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Budget Speech

The Budget Speech is the Budget Statement the Minister of Finance delivers at the start of Parliament's Budget debate. The Budget Statement generally focuses on the overall fiscal and economic position, the Government's policy priorities and how those priorities will be funded.

Budget Speech
Published: 26 May 2016
Also published on the Treasury website.
Cover of the Budget Speech 2016.
Budget Speech
PDF 324 KB


Mr Speaker,

I move that the Appropriation (2016/17 Estimates) Bill be now read a second time.

It's a privilege to present the eighth Budget of this National-led Government.

I recall our first Budget, delivered in difficult times, with Treasury forecasting never-ending deficits and ever-rising debt.

Today, however, I can present a healthy set of public accounts.

The Crown's books show rising surpluses and falling debt.

This is on the back of an economy forecast to grow at around 3 per cent on average over the next few years, supporting more jobs and higher incomes.

Budgets are not just an accounting exercise.

They are about achieving better results for New Zealanders and their families from almost $80 billion a year of existing spending.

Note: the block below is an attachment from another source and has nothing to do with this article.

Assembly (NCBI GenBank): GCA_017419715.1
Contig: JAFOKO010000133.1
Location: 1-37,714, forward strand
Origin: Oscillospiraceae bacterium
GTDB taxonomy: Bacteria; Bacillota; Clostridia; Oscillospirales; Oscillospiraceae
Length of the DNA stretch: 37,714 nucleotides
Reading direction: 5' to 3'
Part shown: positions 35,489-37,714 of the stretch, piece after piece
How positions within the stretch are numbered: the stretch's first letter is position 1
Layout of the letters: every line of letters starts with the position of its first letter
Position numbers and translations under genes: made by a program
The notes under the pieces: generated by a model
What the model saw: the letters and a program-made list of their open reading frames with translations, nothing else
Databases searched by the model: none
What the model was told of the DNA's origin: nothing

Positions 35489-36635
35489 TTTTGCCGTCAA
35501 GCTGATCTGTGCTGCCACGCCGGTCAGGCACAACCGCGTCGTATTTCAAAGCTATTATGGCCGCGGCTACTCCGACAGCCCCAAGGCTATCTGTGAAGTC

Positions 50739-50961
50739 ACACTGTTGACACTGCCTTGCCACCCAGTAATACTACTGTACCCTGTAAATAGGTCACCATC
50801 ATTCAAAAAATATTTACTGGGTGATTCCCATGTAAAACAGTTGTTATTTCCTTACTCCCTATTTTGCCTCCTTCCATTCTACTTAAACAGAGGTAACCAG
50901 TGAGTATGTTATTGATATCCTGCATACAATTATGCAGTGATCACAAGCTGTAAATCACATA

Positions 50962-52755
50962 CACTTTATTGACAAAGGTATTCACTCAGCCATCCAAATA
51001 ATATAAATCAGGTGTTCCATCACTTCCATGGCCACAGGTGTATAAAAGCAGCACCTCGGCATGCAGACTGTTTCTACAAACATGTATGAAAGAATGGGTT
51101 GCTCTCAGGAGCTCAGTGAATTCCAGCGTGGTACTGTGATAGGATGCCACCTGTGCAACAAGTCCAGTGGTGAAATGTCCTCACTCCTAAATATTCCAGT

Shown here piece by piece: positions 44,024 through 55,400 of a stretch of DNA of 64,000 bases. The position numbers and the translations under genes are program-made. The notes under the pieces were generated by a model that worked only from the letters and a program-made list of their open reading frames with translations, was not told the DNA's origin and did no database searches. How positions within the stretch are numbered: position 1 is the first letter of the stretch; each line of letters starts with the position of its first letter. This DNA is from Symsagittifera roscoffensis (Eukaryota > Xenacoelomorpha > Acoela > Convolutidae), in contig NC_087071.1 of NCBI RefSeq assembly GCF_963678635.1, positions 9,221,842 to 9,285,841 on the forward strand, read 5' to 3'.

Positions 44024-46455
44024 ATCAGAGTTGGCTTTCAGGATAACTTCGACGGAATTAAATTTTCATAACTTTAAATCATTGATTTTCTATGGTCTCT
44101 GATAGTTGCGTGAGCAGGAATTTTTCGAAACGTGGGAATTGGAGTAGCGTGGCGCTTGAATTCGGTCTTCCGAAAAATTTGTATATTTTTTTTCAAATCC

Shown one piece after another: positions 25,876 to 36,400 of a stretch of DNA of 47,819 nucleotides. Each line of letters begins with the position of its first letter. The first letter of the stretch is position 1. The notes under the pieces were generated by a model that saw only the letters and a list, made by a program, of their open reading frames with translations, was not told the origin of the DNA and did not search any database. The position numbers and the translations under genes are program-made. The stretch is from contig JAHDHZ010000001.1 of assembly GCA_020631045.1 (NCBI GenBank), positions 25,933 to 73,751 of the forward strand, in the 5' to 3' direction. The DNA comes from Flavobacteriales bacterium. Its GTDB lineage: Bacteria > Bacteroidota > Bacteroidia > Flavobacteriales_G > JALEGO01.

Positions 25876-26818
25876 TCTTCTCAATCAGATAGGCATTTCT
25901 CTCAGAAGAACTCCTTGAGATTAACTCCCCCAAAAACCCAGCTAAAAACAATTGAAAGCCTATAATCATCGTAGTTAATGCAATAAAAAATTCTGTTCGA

And they are about ensuring that any new spending is directed to where it will make a real difference.

The Government has done that, in areas ranging from schools to child health to reducing crime and to supporting new jobs.

Budget 2016 builds on these achievements and identifies new opportunities.

Mr Speaker,

This Government is ambitious for New Zealand.

We can realise that ambition with a strong economy and continued prudent management of the public finances.

Budget 2016 invests in a growing economy. In particular, it supports four significant measures.

The first is the Innovative New Zealand package - a $761 million investment that focuses on growing our science system, producing the skills New Zealand needs, and encouraging innovation and investment in regional New Zealand.

The second is a $2.1 billion infrastructure programme that focuses on transport, schools, and the investment needed to deliver a modern, flexible tax system.

The third is a Social Investment package providing $652 million more to support vulnerable New Zealanders and help them live better lives.

And the fourth measure I want to highlight is a significant investment in the health sector. This will receive an additional $2.2 billion over four years to ensure New Zealanders continue to have access to high-quality healthcare.

The Budget delivers these measures, and more, because we have retained tight fiscal discipline and demanded better results from public services.

We owe that to New Zealanders who go out to work every day and pay their taxes.

Budget 2016 is possible because of the constructive working relationships National has with the ACT, United Future and Māori parties.

I want to acknowledge their continuing support and contribution to stable government.

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